...it. How of you? So I used to work cross cell and I think you don't like it's used to work cross cells outdated's height. Maybe I'm just showing my age in the industry now that they used to turn across cell, but if I think about, you know, how an fi says, Hey, I'm jeff's here. He's got a deposit account or he got a he got a mortgage with me. Maybe I want them on lending tree and he's got you know, we gave him the best rate we we want them over. Obviously the goal is to get me or that consumer to transact again in different ways. What are the Trans you're seeing and how we actually effectively drive those kind of conversions for additional products? How does that work and how is it changing as a kind of the digital marketing, you know, takes takes the four versus. I think a lot of these to be like come in to the branch. The branch for up will like talk to you, understand your needs and tell you what we can do for you, and that's like probably not the the answer in the future. So what are you seeing the shifts and how we got to optimize that journey and experience to to deepen the relationship with customers we already have in the institution. First of all, I mean to your earlier question about, you know, acquisition versus Cross cell. We certainly don't want to diminish cross cell in any way, even though the focus is on acquisition. That's where the growth engine is going to come from. The work from the Organization Cross cell is key. We all know that a sticky relationship with a customer insures, you know, retention, or at least drives up retention. It's certainly good for the organ is ation getting deeper in with the customer and we learned so much about their behaviors and habits that we can use for, you know, future product bundling and interactions. I think what I see in the space changing a little bit is cross cell, and I think you nailed it perfectly. Historically, Cross cell was the branch person, the Call Center representative, basically looking at a list and understanding okay, the customer has this with us today and I've got this connected on my list. I'm going to ask them about this. This is an easy sale. I can talk about savings, I can talk about whatever the other service is, and I think what we're seeing now is that there's a rise in cross cell engines and there's many different ways to sort of put these together where there are constant interactions that are prompted with the individual. Right. So if you think about outbound email, when you think about strategic DM that go out that say if this, then that, right, customers that fit this back to enterprise segmentation. Typically they build out a relationship with us in these ways and across these channels. But I'm going to add one additional twist to that, which is we are seeing the rise of AI in cross cell right. So you know, in our space we talked about it as decisioning. decisioning platforms you're familiar with, with many of them whether they be paid. Many different companies have components of decisioning, like adobe and sales force and others, and Merkel has put a big premium on AI. And what does that allow? Ai Is a big term. You can go to any you know, event and they're all talking about it. It's a cool fare. But let's boil it down and make it, you know, pretty simple. WHAT AI allows us to do is make meaningful decisions based upon not only the profile of the customer, all the things we talked about earlier, but the current interaction that the customer is making. For example, if the customer just had their credit card declined and they are upset and they run into the branch or they call the call center or maybe even they're texting in, you know, through the mobile APP whatever, the last thing they need is a cross cell offer that comes out. We have to understand the context of the interaction and serve the relevant need of the customer in the moment. Ai allows us to do that. It ingests information about your interaction and it prioritizes an offer that,...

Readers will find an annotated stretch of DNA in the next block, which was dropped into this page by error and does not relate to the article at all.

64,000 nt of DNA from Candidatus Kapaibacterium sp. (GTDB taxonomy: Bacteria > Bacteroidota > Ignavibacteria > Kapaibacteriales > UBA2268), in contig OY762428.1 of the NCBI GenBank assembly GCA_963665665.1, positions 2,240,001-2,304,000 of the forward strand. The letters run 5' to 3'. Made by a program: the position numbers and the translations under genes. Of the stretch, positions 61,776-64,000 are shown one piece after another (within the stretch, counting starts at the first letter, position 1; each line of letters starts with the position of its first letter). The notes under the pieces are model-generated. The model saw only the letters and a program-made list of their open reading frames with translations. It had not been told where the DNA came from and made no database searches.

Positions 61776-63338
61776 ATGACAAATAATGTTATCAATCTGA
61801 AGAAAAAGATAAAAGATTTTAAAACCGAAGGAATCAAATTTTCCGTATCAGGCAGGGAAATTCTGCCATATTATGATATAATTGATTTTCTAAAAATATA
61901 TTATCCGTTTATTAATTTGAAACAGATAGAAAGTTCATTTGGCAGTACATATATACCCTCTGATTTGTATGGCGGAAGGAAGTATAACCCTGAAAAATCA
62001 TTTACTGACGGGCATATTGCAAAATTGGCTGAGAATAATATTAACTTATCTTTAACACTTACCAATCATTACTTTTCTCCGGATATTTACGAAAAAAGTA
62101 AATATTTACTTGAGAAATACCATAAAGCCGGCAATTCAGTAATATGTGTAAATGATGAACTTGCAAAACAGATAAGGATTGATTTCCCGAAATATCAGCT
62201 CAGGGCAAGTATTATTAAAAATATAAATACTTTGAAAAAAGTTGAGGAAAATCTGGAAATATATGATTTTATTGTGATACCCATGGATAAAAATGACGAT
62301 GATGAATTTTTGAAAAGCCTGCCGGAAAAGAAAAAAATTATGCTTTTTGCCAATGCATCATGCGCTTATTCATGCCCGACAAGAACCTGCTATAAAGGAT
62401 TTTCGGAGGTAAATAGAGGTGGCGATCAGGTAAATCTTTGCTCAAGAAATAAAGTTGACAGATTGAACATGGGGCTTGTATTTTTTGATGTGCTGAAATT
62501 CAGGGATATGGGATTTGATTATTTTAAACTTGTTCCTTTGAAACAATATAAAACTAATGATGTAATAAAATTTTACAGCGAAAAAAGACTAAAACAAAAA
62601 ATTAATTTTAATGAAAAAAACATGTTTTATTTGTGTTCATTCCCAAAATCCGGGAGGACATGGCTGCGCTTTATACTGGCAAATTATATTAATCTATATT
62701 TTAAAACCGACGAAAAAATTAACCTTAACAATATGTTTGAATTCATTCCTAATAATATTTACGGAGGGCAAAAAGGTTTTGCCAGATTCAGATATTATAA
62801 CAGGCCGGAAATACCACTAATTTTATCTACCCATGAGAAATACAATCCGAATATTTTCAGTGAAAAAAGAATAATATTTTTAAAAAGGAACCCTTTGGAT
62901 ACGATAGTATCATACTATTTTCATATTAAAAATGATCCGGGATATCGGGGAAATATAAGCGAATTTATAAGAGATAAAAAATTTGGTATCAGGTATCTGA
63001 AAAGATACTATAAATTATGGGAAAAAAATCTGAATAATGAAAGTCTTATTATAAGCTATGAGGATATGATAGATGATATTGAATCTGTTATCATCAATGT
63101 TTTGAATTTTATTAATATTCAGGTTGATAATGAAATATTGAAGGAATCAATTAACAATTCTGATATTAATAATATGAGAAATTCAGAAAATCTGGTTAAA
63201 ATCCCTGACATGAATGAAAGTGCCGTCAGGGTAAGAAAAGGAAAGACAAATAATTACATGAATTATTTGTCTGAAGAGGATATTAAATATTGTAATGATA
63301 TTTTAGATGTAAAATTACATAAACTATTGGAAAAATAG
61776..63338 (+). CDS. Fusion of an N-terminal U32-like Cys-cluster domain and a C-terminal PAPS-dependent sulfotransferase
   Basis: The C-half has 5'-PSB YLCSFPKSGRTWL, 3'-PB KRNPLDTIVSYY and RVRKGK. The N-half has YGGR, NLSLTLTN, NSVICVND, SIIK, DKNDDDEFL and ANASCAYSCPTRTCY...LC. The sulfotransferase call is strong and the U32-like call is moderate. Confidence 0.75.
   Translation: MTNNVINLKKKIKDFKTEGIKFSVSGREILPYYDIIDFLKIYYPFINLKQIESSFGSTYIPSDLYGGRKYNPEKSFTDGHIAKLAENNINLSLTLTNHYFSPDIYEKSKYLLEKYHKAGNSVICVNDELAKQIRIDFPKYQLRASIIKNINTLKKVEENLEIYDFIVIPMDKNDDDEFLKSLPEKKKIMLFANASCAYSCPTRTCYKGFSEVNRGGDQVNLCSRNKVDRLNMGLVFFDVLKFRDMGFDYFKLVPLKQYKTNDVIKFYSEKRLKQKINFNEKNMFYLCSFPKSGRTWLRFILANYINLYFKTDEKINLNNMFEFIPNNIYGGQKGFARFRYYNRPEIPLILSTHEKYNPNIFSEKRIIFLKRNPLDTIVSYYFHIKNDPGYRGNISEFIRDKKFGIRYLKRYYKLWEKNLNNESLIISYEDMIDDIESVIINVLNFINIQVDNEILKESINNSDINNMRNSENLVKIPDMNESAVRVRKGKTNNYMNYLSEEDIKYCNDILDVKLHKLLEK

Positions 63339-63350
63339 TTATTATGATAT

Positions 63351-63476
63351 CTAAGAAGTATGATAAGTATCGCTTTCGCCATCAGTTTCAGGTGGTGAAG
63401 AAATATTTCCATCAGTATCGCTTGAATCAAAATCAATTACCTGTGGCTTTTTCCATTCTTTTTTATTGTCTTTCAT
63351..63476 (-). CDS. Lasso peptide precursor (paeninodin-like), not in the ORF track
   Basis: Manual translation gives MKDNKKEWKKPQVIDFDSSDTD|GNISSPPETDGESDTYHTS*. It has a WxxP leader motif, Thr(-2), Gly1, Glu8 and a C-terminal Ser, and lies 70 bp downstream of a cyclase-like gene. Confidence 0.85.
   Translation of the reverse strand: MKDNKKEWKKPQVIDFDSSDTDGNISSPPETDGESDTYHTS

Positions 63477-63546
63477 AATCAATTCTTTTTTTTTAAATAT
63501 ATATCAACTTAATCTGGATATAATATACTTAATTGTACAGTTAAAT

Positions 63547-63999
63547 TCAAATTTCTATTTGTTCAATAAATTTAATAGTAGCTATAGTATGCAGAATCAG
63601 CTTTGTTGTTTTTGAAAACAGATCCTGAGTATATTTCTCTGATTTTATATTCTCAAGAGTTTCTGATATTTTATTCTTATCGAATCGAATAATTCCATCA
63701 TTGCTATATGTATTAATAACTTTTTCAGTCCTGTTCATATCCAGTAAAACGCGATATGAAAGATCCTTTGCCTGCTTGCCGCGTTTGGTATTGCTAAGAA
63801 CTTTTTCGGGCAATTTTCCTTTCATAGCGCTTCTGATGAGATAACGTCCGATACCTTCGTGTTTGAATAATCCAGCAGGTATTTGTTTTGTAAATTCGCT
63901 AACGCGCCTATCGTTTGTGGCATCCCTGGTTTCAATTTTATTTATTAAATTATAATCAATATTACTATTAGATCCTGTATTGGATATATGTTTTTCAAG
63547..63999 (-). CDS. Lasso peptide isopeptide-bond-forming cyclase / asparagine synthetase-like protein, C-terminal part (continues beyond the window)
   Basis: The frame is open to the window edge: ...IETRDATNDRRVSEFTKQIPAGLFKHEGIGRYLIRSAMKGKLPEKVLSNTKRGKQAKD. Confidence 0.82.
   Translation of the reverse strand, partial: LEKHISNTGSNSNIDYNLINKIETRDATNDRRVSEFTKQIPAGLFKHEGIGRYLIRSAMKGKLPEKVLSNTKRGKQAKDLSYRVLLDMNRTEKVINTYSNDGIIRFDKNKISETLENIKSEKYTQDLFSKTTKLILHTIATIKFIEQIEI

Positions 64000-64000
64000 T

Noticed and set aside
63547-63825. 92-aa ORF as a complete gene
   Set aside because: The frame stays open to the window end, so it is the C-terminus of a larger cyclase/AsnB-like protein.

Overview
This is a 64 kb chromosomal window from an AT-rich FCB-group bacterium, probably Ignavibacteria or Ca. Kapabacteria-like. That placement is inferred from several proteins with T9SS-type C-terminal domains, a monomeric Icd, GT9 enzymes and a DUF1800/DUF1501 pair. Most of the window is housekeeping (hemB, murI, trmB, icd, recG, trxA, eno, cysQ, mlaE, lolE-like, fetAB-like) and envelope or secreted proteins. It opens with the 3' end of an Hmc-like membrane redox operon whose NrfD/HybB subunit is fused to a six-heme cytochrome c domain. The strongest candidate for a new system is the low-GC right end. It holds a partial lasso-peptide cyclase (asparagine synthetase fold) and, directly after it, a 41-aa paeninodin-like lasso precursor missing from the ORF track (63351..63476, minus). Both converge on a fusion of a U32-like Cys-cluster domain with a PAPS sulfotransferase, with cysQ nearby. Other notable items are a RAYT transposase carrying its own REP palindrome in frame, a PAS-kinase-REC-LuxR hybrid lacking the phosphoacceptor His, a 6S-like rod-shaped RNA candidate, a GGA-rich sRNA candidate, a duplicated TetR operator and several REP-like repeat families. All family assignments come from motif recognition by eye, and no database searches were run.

...by the way, notice when I say next best action, I don't say next best offer. Next best action means it may not be a product, it could be a service, it could be a thank you, it could be a reinforcement of our relationship so that cross cell in engine becomes meaningful. So the next time and offer a product makes sense. It's it's sequenced correctly to the individual and you have a much higher propensity to get a positive response and convert into account. Interesting are you seeing? I mean we're big proponents of AI and I think this is a fascinating space to use it. The other kinds of data sources that have information that I think are really interesting for lenders in particular are kind of the transactional data within let's say a checking account in particular. If I'm seeing payments for you know, the look like payments for a loan or deposits into a wealth management that's not mine, those are interesting indications right of maybe opportunities to take an off us alone and put it back on us in similarly, if I have the ability to have ongoing access to a credit file, I can look at alternative products at my customer may have. Are you seeing any trend to kind of looking at products, at a customerer has or is actively evaluating. In the context. I mean it feels like having that relationship gives you a front row seat to that customers financial life and you ought to be able to be better at recommending what they need because of the things you see that they're doing, not just they came to the side that they got the like hey, what, what kind of transactions are you making? What kind of credit card you it looks like you're paying more out the mx every month than you can afford. Like how do I how do I get ahead of that and maybe help you finance something? Are you seeing a trend of that kind of needs based orientation? It's looking at the unique flow of data that you have, as you know, the provider of you know, I think primarily, I think this is the checking account, because at such a front row seat to the INS and out of somebody's financial life, it seems like a really interesting opportunity to be, you know, leveraging that to be better at helping the customer find what they need. There's no doubt about it, and actually the word I would use for what you're describing is removing more and more into behavior based data. HMM, what exactly is my customer doing versus what's the profile of my customer? There's a nuance there. Profile is kind of a point in time. Behavior says what are the actual actions that my customer is doing, and that includes transaction data, that includes site behavior. What are you doing on my property or within these products? So we have a better fuller view of WHO JEFF is, grounded back into into identity, and we do see a lot of ai and ml wrapped around that right, taking all of that data in, because there's no core solution or technology that can utilize that data and come up with the decision, but these ai and ML solutions can. They can mind those billions of transactions and start to see trends that can align with your enterprise segmentation that better power your decisioning engine. So I think that is that spot on. Yeah, I couldn't think of segmentation. Some ways is like the set. It's kind of, like it said, the pixelated view of the behavior, if you will. It's kind of like I can't get down to like the individuals level of needs and wants and desires because, like there's too many signals. So I've got to like buck them in two groups. They're my segments and it works. But Ai lets you kind of actually get down to segments of one, if you will, where I can understand that segment really well. But it's requires a lot of data and it requires, you know, a lot of processing to do. But it feels like there's a lot of opportunity there, particularly, I feel like, to leverage that unique position. If you do have the primary relationship with a customer, how do I leverage that to provide more value, a better relate, a better experience for them? I think the days I get the next product, because you walk into my branch when you do something, an Airgo, when you need a loan, like you ask the guy across the table in the bridge. That's...